Interesting question! If the readers of Guys Lit Wire know what this means, it depends on the DM, by which I mean that it depends on the way that the person running a particular game set in the Realms runs it, with strict adherence to rules and canon or a more laissez faire attitude. In the book, I had a lot of leeway, though I didn't necessarily always take it. I like Dungeons & Dragons, so I enjoyed "following the rules" whenever it made sense to do so.
You've also spoken here and there about your process, specifically that you wrote a draft of Sandstorm on a typewriter. Why? What does that do for your writing and editing process?
I write on a manual typewriter built in the early 1960s, at least in first drafts. I do it because I like to feel like I'm physically making something--a manuscript--when I'm writing a story or novel. People have asked me if it makes me deliberate a little more before I set down a phrase or sentence, since there's no backspace key or easy way to cut and delete and copy and paste, but that's actually not a factor for me at all. I'm a fairly free-form writer in early drafts and I happily rattle away past typos and inelegant phrases all the time, knowing I'll burnish those off in subsequent drafts, which I do on a computer.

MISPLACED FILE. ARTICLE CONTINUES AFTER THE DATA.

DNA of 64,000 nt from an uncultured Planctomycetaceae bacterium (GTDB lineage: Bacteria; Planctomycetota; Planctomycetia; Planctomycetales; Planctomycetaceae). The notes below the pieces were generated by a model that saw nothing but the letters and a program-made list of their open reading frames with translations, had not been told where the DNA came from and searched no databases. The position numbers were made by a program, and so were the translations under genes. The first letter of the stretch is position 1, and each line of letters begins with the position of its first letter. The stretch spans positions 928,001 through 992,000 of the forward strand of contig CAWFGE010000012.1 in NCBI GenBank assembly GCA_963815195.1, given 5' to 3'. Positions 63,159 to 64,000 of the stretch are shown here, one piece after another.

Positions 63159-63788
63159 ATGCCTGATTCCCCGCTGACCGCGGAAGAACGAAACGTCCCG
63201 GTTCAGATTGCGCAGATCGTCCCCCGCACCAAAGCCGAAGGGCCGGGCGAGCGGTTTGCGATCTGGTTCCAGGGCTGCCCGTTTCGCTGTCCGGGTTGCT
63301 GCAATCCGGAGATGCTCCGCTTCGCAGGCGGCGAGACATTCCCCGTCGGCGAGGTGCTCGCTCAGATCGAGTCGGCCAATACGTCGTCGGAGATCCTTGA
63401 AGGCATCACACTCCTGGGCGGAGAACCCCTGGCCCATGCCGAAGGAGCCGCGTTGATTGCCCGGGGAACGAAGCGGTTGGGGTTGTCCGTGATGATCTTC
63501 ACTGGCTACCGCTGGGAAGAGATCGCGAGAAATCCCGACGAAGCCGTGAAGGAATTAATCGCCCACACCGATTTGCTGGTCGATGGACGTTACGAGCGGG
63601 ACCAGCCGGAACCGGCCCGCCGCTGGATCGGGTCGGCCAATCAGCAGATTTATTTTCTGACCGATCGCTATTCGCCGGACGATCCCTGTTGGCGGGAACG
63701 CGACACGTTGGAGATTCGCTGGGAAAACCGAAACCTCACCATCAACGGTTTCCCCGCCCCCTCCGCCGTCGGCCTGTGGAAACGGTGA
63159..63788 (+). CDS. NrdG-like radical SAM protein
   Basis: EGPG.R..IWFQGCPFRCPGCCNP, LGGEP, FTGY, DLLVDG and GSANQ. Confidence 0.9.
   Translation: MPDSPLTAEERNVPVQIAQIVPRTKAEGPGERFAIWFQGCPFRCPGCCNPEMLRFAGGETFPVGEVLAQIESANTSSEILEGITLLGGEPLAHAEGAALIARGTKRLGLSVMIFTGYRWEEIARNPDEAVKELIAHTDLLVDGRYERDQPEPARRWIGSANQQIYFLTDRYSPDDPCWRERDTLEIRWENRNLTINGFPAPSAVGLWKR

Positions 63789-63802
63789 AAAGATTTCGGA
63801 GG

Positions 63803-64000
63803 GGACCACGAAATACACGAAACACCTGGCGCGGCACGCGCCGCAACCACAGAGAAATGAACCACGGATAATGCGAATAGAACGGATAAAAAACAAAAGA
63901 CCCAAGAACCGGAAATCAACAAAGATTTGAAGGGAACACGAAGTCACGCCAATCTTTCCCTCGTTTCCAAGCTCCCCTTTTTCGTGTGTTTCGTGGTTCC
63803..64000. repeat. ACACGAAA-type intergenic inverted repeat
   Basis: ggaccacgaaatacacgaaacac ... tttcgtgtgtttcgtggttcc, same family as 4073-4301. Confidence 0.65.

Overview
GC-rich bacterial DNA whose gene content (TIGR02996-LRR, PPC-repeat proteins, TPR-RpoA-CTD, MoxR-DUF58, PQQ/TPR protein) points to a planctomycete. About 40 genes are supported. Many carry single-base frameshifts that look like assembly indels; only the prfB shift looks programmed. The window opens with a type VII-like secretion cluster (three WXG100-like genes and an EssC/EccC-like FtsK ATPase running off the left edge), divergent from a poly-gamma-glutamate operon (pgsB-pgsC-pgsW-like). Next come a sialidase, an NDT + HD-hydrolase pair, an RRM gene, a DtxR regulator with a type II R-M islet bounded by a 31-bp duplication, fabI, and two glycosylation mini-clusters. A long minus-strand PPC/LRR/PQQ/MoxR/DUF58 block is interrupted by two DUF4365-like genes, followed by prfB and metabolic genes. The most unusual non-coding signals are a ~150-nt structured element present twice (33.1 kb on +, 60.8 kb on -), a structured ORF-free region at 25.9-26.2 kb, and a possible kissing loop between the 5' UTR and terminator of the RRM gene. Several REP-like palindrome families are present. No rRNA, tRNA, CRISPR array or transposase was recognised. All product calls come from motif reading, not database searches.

Your short stories are not traditional fantasy or science fiction, but instead fit into that "speculative fiction" category. What does that mean to you? What kinds of genre concerns do you consider when you write a story, or when you were writing Sandstorm?
I actually don't really agree with the supposition. I flatter myself that I'm a fairly "core" science fiction and fantasy writer in terms of generic elements, or "the furniture" as some people call it. I've written stories with spaceships and stories with dragons, more or less. I think that when I put a peculiar spin on such things is when people start using terms like "speculative fiction," which I personally just use as a catch all to encompass both sf and fantasy, when I use the term at all.